Automobiles are four wheeled vehicles that are used to transport passengers. They are usually powered by an internal combustion engine, though they can also be powered by electricity or other energy sources such as wind and solar power. They are generally smaller than a truck/lorry and bus, and they move more slowly. Automobiles can be driven by a human or a computer. They have brakes that can be used to stop the vehicle quickly in an emergency, or to slow it down when parked. Some automobiles use regenerative brakes, which turn some of the energy from the car’s movement into electricity.

The development of the modern automobile is a key part of twentieth century history. It revolutionized the way we live, creating a culture based on consumerism and mass production. The automobile is also a major employer, providing one out of six jobs in the United States in 1982. It is the largest consumer of raw materials such as petroleum and steel, and it provides many ancillary industries with significant business.

Automobile technology was perfected in Germany and France toward the end of the nineteenth century, but Henry Ford brought the automobile to the masses with his Model T in 1908. His innovation was a moving assembly line that reduced manufacturing time. This made it possible to produce a car at less than the average wage and bring it within reach of most American families. His automobile was the first to have many of the features we take for granted such as seat belts, a windshield and rearview mirrors.

In the 1920s, American manufacturers dominated the market and produced a wide variety of models. By the 1930s, however, market saturation combined with technological stagnation. Many Americans began to question the safety of automobiles and complained about the fuel efficiency of gas guzzling cars. Questions also arose about the environmental impact of automobiles, which consumed large amounts of raw materials and polluted air.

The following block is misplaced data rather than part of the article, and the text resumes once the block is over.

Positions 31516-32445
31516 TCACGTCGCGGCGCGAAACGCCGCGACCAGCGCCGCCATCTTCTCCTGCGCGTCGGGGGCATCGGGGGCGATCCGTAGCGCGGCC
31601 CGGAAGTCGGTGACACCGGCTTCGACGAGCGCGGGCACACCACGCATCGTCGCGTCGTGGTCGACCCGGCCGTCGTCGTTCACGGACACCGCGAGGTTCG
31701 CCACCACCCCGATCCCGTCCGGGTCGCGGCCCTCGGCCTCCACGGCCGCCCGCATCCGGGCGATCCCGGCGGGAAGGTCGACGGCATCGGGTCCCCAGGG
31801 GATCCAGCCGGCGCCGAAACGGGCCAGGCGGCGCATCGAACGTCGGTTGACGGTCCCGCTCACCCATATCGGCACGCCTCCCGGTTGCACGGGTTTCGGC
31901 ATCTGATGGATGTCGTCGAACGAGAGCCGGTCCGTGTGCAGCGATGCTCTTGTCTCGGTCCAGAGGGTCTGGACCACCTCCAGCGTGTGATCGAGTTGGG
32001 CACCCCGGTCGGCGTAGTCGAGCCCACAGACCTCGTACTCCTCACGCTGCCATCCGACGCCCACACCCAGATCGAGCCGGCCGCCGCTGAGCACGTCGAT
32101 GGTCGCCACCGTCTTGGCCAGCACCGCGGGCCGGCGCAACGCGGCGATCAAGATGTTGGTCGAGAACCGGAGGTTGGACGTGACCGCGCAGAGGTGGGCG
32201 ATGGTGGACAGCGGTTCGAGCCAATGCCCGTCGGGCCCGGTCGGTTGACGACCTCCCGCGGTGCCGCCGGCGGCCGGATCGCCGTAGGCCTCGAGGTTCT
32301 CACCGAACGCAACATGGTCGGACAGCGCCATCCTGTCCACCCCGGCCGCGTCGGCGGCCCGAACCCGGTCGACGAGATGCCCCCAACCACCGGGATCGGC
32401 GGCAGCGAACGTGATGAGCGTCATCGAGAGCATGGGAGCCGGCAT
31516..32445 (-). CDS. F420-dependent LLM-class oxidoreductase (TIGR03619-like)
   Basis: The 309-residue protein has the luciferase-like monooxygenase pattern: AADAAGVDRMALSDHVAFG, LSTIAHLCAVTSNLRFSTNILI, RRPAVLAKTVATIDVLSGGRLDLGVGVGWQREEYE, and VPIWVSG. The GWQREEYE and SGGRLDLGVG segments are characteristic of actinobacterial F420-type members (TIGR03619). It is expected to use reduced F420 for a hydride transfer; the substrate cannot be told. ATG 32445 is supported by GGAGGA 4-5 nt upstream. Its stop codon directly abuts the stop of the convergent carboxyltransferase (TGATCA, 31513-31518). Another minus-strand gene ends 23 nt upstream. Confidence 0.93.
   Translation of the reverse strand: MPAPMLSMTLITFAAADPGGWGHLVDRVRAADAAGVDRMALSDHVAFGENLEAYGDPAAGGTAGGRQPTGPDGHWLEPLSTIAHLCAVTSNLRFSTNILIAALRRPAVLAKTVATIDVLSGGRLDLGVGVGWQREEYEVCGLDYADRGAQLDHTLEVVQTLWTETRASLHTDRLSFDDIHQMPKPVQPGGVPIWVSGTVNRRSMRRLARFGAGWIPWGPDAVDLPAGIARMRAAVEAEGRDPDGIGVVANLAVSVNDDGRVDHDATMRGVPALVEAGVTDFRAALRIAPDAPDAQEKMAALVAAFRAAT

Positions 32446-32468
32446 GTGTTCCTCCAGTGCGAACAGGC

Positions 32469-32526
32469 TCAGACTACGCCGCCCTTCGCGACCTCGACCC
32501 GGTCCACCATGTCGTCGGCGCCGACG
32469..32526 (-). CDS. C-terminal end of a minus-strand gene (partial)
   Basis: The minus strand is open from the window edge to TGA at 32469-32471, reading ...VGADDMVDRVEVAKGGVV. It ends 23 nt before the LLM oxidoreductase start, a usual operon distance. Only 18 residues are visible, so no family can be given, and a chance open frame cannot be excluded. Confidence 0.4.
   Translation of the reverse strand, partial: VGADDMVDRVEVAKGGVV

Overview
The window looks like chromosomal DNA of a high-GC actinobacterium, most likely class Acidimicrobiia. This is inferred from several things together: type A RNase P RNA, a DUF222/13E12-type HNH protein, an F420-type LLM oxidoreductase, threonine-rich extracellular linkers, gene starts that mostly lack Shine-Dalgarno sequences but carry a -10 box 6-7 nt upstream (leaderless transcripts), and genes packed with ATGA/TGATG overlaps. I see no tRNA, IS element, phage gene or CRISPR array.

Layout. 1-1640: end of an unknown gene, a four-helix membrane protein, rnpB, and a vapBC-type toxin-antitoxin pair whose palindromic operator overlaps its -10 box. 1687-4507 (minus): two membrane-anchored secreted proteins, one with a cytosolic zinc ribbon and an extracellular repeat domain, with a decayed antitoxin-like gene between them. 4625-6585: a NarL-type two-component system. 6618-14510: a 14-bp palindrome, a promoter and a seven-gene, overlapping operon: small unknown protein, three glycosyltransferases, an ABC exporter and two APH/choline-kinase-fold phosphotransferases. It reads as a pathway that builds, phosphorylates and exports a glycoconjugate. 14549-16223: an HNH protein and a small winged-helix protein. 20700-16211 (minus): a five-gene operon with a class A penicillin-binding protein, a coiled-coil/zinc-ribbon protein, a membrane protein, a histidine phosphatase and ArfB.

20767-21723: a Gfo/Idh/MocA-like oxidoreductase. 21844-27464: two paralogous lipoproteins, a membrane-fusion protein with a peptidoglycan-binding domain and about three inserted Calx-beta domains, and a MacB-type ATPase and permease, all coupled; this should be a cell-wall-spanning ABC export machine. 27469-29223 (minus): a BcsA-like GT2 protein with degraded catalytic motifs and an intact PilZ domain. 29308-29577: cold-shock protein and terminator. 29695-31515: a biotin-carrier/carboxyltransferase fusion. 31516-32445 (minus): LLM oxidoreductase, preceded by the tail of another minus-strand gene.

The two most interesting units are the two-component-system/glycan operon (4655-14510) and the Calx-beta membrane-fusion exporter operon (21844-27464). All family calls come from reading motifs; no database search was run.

Having your own automobile saves you from having to depend on others to get around, and gives you the freedom to choose where you want to go and when. It also makes it easy to visit friends and family in different cities. You can also visit places that are not accessible by public transportation.

Automobiles can be a source of pollution when too many of them are driven in close proximity, or if they run on fossil fuels that contribute to climate change. They can also be dangerous to pedestrians and other drivers. In densely populated areas, there are often better alternatives to driving such as buses and passenger trains. Taking these vehicles can be quicker and cheaper than driving an automobile in traffic jams. However, if you live in an area where there are few or no public transportation options, then owning an automobile can make sense. It is more economical than paying for taxis and can save you time in your daily commute, shopping trips and visits to family and friends.